In the late 1990s, Oregon State University brought its Extension field faculty into academic departments where they are evaluated for promotion and tenure. This was intended to promote better collaboration and integration of research, teaching, and Extension. Research and teaching faculty, however, continue to respond to the traditional academic reward and recognition system. Newer faculty members are unclear about the meaning of our commitment to the threefold mission. Extension field faculty are frustrated by the apparently incongruent demands of scholarship and public service. This article provides a brief history of the engagement movement in higher education and describes current dilemmas.

Catalytic Leadership: Reconsidering the Nature of Extension's Leadership Role
Morse, Ricardo S.; Brown, Paul W.; Warning, Jeanne E.
Extension's role in leading change in communities must shift from traditional notions of leadership to one of catalytic leadership. The expertise, programming-driven leadership model of Extension's past must be replaced with one of activating and convening stakeholders and facilitating problem-solving processes that address public issues collaboratively. This article introduces the basic skills of catalytic leadership, offers two illustrative examples from Extension in Iowa, and connects this leadership model with Public Issues Education. It concludes with some suggestions for how Extension units can move toward the catalytic model.

Research in Brief

Internet Standards: How One State's Small Business Web Sites Compare to Expectations
Muske, Glenn; Yu, Hong; Khoo, Chia-Ling
Small business owners are increasingly realizing the importance of establishing an Internet presence. The purpose of the study reported here was to evaluate a sample of Web sites of small and often rural businesses and compare how well the Web sites met a set of 40 standards identified in the literature. In general, the Web sites scored well. The largest area of concern was the lack of variety of ways a customer could order or get assistance. Suggestions are provided as to how this information can be used by Extension educators.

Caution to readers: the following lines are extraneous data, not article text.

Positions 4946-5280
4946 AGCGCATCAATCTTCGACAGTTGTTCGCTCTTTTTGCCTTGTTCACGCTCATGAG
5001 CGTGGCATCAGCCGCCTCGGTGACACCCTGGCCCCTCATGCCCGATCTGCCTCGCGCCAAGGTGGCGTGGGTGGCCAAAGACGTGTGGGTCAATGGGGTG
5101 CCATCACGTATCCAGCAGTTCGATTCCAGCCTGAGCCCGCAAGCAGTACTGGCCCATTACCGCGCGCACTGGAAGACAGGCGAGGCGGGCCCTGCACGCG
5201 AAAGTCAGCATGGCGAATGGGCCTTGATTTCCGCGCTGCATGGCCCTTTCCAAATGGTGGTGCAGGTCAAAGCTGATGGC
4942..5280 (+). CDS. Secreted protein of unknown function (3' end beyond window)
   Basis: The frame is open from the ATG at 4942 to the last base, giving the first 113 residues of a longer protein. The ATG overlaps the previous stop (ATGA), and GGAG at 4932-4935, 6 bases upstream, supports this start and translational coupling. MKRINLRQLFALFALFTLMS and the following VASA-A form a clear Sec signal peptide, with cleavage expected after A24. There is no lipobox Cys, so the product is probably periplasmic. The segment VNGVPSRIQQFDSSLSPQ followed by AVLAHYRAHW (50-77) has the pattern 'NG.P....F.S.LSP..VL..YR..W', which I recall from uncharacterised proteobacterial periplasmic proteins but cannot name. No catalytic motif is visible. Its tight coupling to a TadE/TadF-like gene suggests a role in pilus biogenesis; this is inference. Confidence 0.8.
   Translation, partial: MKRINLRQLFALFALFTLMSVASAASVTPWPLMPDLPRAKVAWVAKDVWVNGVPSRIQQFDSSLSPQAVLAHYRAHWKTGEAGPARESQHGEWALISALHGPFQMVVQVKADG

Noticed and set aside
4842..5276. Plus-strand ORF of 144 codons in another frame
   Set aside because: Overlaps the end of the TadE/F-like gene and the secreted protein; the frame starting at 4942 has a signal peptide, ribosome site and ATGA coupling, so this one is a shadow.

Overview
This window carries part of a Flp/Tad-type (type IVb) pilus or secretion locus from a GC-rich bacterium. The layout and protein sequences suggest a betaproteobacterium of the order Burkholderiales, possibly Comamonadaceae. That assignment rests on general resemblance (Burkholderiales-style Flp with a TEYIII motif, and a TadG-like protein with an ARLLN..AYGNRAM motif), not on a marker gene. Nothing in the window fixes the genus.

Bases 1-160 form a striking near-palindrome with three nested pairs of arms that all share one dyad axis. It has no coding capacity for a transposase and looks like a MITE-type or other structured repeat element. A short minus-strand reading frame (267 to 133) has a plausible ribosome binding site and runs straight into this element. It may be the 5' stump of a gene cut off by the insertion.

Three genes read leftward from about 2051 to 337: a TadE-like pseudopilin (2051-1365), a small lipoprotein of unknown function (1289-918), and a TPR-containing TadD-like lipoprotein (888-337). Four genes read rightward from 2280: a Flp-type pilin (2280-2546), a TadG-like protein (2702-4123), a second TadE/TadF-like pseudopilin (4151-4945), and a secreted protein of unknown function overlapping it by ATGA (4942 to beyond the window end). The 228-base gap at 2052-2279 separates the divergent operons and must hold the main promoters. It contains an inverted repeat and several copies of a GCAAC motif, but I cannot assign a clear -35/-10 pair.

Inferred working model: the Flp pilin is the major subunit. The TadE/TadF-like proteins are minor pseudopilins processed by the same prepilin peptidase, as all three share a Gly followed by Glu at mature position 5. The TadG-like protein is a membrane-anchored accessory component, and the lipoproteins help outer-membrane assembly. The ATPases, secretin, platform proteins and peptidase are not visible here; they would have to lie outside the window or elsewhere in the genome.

Targeted Marketing: Lessons from an Agri-Tourism Enterprise
Chase, Lisa C.
Marketing is a top concern for many Extension specialists and for our audiences. Whether we're selling our own programs or helping producers and growers sell their products, we need to understand marketing basics and how to apply them in the field. University of Vermont researchers analyzed marketing methods used by an agri-tourism enterprise to better understand which marketing methods are most effective in different circumstances. The results led to a new hypothesis that has the potential to help Extension personnel identify appropriate marketing methods for specific products.

Lessons from the Draft Horse Industry in East Texas
Hynes, James W.; Lindner, James R.
The purpose of the study reported here was to determine and understand the variables responsible for the revival of the draft horse industry in East Texas. The draft horse industry can provide viable employment for rural entrepreneurs. The authors suggest universities and Extension rethink their traditional roles of supporting and providing resources for rural entrepreneurs engaged in agricultural enterprises that utilize relic technologies.

Survey Results from Participants of a Short Course for Dairy Herdsmen
Higginbotham, Gerald E.; Kirk, John H.